So much will be written about the amazing gift to children’s literature that was Maurice Sendak, and by people who knew him. I can only add a few fragments about his contributions to my own life.
Where the Wild Things Are was my favorite book at age six. I read it hundreds and hundreds of times. I inhabited that world, its jungles and its prickly hero, its rounded, mirthful monsters and solid sinking sailboat, in the way only a child can truly enter fully into a picture book. The book haunted me, in the best way—and, after all those readings, that supper—that grace note of an ending—was still hot. I think that, for me, and for so many of us, this is the book that encapsulates everything universal, compelling, unavoidable, and promising about being a child. (It also brilliantly exemplifies those elements Jerry Griswold talks about as essential to classic children’s literature in Feeling like a Kid: Childhood and Children’s Literature: snugness, scariness, smallness, lightness, and aliveness. Yes, oh, yes.)
I was almost equally fascinated by Hector Protector, especially by the crow with the pebble or crumb in its beak, and the short stubby sword Hector brandished. It’s a funny thing, what catches the attention of a reading child. Why was it the bird, with its alert, alarming eye, and that crumb! such a focus of my interest? I’ll never know, but I’ll bet Maurice Sendak would have had at least a subterranean understanding of it.
Fast forward to my adult life. A wonderful 1970 interview with Sendak by Virginia Haviland, “Questions to an Artist Who Is Also an Author,” gave me a piece of truth that forever informed my teaching, writing, and recommending books to young people. I must paraphrase here, because I don’t have at hand my copy of The Openhearted Audience: Ten Authors Talk about Writing for Children, a tremendously rich and delightful book edited by Haviland. But somewhere in this– or perhaps another–interview, Sendak basically says, when asked why he takes on such dark-ish themes, that “the children know. The children have always known, and they protect us from the knowledge that they know.” That resonated so strongly with me, someone who had been an overly observant little girl who needed to protect her parents from what she understood, and it has been a constant reminder never to stoop to condescension with children, as readers or people.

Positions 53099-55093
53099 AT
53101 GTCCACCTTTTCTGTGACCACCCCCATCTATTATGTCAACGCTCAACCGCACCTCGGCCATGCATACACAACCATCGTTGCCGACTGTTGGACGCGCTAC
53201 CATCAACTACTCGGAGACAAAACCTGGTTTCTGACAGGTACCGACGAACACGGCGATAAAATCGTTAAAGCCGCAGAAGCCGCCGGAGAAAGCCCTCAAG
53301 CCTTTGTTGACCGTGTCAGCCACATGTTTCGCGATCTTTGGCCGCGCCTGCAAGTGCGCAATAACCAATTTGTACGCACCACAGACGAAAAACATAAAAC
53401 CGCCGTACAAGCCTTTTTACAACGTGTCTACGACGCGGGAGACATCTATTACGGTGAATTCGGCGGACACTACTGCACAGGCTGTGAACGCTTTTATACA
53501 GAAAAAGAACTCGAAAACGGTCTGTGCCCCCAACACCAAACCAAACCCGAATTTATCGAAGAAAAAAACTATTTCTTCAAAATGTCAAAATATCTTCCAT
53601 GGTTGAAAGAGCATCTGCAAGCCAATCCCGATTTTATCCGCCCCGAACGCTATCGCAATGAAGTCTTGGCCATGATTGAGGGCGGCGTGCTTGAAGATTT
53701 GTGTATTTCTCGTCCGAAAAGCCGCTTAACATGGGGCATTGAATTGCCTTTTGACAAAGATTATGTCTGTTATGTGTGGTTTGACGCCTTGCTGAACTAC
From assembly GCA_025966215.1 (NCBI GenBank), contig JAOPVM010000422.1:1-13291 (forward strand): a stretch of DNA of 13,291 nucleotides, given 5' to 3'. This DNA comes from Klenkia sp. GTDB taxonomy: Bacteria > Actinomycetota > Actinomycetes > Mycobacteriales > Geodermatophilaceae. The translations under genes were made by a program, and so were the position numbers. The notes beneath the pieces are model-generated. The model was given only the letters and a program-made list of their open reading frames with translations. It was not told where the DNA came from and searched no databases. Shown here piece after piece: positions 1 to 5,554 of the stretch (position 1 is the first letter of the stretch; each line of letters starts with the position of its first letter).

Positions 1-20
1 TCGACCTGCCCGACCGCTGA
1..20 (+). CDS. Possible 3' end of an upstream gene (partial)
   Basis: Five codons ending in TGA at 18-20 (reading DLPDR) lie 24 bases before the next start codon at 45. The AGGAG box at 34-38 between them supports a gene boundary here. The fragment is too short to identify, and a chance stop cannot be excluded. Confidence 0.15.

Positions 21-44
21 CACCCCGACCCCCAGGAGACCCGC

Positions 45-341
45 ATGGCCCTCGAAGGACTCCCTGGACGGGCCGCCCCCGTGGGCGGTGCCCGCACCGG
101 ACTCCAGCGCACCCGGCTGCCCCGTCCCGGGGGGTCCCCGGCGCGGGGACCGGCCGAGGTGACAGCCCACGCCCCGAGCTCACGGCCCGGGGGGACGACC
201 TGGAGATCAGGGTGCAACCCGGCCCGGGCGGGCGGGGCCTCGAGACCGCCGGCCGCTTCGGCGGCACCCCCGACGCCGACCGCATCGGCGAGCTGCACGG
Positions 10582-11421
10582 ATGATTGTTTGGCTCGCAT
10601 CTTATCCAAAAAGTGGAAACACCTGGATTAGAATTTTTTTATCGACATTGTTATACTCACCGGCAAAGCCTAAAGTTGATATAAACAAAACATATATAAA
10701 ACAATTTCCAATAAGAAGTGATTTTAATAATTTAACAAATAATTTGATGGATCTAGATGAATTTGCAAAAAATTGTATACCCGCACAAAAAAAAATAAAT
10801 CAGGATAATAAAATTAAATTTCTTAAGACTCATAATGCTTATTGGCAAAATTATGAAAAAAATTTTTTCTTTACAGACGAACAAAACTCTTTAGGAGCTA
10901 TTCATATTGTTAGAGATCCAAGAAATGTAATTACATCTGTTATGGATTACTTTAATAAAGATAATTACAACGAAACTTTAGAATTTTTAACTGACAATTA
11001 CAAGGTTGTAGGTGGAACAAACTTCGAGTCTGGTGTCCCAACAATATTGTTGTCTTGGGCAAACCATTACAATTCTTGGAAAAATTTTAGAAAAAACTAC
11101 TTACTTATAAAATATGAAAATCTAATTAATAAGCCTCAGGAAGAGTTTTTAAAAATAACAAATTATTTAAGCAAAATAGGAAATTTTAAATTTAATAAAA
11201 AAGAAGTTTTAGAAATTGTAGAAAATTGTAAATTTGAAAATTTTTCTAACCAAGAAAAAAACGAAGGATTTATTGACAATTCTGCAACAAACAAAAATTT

I’m writing quickly, because the deadline for this post is upon me. So I’ll share just two more tidbits. First — if you have not seen the amazing documentary Last Dance, about Sendak and Yorinks’s collaboration on Brundibar with the Pilobolus dance company, it is a must-watch. One of the most interesting (and often contentious) creative collaborations I’ve ever seen, with some truly extraordinary dancers.
And finally, one of my former writing teachers from Vermont College, Louise Hawes, posted this on Facebook this morning, and it seemed such a fitting send-off that I want to end with it myself. It’s a little snippet from Higglety Pigglety Pop! Or, There Must Be More to Life:
As you probably noticed, I went away forever. I am very experienced now, and very famous. I am even a star. Every day I eat a mop, twice on Saturday. It is made of salami and that is my favorite. I get plenty to drink too, so don’t worry. I can’t tell you how to get to the Castle Yonder because I don’t know where it is. But if you ever come this way, look for me.”
Thank you, Maurice Sendak, for being one of the great, obstreperous geographers of childhood — and a true adventurer.